Close

Login

Logging In
Invalid username or password.
Incorrect Login. Please try again.

not a member?

Signing up could earn you gear and it helps to keep offensive content off of our site.

March 19, 2009

High-Tech Acceleration

Marine electronics leap light years in three decades

"The biggest development for us was the digital fish finder in 2003," says Jim Hands, senior marketing manager for Raymarine. "Analog has fixed-bandwidth filters. Digital has infinite receiver bandwidth filters, and that eliminates clutter. It brings every inch of the water column into focus. Even when the picture is tuned to show a beautiful bottom image, the bait higher up in the water column is still clear."

Digital processing also helps units adapt to changing conditions, allowing users to operate them in a very basic, automatic mode.

DSP also greatly changed radar, as has solid-state technology. In late 2008, Navico announced its new "broadband radar," representing the "biggest leap in technology with radar over the past 60 years," Simrad's Comyns says. "This radar no longer uses a magnetron, which had a finite life span and required warm-up. Broadband radar is instant when you switch it on. It uses much less power and transmits at a much lower level (1/10 of a watt versus 2,000 watts). It's much safer for users."

Chemi says that instead of sending out a huge "bang" then listening, the broadband radar sends out a   continuous quiet signal at various frequencies and listens simultaneously. "It will improve the accuracy and   reliability of the product, offer better target resolution and emit 1/10 the power of a cell phone," he says.

Other late-decade innovations include the 2005 introduction of consumer-priced side-imaging sonar from Humminbird, touch-screen technology from Garmin in '07 and NavNet 3D last year from Furuno.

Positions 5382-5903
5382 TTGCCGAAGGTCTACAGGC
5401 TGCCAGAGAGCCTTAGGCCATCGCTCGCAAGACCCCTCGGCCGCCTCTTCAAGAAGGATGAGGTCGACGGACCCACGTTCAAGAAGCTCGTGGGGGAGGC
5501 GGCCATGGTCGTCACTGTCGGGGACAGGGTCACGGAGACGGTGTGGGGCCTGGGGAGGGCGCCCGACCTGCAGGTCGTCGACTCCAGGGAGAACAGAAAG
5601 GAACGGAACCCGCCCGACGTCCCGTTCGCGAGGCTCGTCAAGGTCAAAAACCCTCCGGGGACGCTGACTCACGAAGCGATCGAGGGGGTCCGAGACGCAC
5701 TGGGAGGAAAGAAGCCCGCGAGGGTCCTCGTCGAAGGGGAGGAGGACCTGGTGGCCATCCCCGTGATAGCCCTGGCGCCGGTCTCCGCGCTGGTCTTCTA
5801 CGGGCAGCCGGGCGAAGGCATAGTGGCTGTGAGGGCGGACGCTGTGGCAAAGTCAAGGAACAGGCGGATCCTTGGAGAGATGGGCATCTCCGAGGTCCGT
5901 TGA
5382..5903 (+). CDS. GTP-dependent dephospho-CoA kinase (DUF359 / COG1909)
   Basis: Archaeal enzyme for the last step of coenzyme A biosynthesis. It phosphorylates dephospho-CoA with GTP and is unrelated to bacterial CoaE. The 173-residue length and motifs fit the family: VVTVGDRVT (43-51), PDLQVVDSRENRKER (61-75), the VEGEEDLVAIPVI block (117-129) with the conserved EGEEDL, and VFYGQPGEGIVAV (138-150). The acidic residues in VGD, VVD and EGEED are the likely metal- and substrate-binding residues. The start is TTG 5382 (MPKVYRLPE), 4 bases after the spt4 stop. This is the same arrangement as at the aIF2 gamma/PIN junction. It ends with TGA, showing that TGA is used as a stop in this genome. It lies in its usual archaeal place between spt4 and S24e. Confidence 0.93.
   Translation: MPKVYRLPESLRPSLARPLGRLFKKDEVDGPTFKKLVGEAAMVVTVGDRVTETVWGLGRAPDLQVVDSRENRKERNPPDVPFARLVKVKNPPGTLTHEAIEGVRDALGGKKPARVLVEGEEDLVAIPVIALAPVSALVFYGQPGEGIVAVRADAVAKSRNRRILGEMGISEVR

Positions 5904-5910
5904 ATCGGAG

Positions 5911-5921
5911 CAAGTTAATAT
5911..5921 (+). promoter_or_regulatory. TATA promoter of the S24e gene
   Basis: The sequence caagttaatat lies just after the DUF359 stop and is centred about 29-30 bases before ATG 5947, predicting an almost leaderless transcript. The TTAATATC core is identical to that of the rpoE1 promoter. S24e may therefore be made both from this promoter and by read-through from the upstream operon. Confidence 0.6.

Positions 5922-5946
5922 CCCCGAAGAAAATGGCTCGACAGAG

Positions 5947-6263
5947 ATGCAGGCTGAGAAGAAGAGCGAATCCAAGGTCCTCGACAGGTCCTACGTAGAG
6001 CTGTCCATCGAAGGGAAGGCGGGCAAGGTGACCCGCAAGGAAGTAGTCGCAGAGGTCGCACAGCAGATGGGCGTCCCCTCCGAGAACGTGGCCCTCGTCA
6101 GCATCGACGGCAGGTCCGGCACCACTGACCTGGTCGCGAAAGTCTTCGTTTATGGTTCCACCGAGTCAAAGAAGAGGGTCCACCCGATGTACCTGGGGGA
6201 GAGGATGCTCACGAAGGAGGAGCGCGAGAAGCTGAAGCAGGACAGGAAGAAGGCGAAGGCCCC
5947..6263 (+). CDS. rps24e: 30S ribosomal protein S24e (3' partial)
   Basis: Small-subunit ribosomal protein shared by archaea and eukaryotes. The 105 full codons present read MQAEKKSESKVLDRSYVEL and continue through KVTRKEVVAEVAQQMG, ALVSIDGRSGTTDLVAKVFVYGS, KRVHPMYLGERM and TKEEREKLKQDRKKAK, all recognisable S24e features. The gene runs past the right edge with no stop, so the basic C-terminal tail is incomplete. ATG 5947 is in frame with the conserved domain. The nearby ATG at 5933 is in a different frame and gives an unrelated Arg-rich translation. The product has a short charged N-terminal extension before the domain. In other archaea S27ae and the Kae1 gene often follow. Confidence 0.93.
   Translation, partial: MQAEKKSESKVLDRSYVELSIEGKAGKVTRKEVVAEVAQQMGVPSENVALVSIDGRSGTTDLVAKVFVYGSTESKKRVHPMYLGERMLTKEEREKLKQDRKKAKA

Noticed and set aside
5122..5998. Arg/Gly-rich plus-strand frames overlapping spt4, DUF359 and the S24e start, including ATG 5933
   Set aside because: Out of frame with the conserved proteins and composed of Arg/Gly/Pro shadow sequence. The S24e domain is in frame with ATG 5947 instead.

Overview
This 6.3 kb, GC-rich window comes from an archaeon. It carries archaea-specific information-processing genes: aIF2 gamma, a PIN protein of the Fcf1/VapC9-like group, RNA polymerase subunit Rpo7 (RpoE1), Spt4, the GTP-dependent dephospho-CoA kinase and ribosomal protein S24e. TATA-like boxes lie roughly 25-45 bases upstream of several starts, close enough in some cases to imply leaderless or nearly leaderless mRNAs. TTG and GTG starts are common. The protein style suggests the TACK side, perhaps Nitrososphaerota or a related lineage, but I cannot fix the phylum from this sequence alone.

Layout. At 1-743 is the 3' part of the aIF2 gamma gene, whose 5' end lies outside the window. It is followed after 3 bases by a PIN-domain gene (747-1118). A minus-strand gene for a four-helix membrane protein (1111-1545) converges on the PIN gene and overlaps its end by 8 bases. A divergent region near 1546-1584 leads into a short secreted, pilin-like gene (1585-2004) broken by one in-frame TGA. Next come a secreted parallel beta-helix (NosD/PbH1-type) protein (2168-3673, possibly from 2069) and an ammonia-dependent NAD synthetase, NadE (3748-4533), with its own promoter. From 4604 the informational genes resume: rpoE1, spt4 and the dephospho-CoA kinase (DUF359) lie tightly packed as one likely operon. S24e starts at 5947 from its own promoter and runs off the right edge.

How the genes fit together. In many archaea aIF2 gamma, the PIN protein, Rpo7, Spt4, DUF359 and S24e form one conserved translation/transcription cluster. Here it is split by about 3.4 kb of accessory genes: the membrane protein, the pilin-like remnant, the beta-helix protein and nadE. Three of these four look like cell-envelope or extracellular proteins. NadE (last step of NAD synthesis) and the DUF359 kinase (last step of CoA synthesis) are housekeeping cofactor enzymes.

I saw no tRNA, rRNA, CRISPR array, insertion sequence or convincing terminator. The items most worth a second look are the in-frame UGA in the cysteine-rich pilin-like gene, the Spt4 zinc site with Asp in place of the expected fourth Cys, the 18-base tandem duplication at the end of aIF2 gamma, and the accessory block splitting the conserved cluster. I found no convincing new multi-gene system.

"Using NOAA raster and vector charts, we put them through a digitization process, allowing them to become three-dimensional. It has a kind of Google-Earth effect to it. We're able to graphically see farther ahead without having to go up in range," says Atteridge. "To be able to lay it down in 3-D allows you to see in a much more natural way, a native way. With 2-D you're looking down on the chart. With 3-D, you're able to manipulate the chart in a horizontal mode."

Some have likened the 3-D view to a flight simulator. It most certainly changes the way we look at navigation.

And Beyond ?
So what may we see in the next decade? Everyone we asked said they see no major quantum leaps forthcoming; rather they anticipate refinements to graphic presentations and ease of use. Looking farther down the road - to the end of the next three decades - would require something more powerful than a crystal ball or Nostradamus' quatrains.

"My view is that the next piece we have to do is integrate all the information into helping anglers make better decisions," Chemi says. "We've got to get to where we help consumers make decisions about where they have the best chance for catching fish."

But would that eventually eliminate the human element and make fishing too easy? "That's what they said about the fish finder," Chemi retorts. "That was going to make fishing too easy. Then satellite images were going to make it too easy. Well, go out and try that and tell me how easy it is.

"Yes, it does make it easi-er, but there are always new horizons. I'm confident we'll find others."